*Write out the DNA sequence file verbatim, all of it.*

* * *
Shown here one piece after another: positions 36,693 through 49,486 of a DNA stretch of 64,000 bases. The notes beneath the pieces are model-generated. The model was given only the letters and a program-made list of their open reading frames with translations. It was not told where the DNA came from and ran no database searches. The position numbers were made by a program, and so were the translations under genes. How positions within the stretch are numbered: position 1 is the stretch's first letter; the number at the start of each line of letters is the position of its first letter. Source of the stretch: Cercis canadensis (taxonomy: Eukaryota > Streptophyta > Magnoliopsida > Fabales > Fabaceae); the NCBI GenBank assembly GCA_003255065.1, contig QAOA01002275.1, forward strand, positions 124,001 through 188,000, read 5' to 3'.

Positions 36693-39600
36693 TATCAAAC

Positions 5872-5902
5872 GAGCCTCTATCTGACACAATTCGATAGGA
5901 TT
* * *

Shown here one piece after another: positions 36,693 through 49,486 of a DNA stretch of 64,000 bases. The notes beneath the pieces are model-generated. The model was given only the letters and a program-made list of their open reading frames with translations. It was not told where the DNA came from and ran no database searches. The position numbers were made by a program, and so were the translations under genes. How positions within the stretch are numbered: position 1 is the stretch's first letter; the number at the start of each line of letters is the position of its first letter. Source of the stretch: Cercis canadensis (taxonomy: Eukaryota > Streptophyta > Magnoliopsida > Fabales > Fabaceae); the NCBI GenBank assembly GCA_003255065.1, contig QAOA01002275.1, forward strand, positions 124,001 through 188,000, read 5' to 3'.

Positions 36693-39600
36693 TATCAAAC

Positions 5872-5902
5872 GAGCCTCTATCTGACACAATTCGATAGGA
5901 TT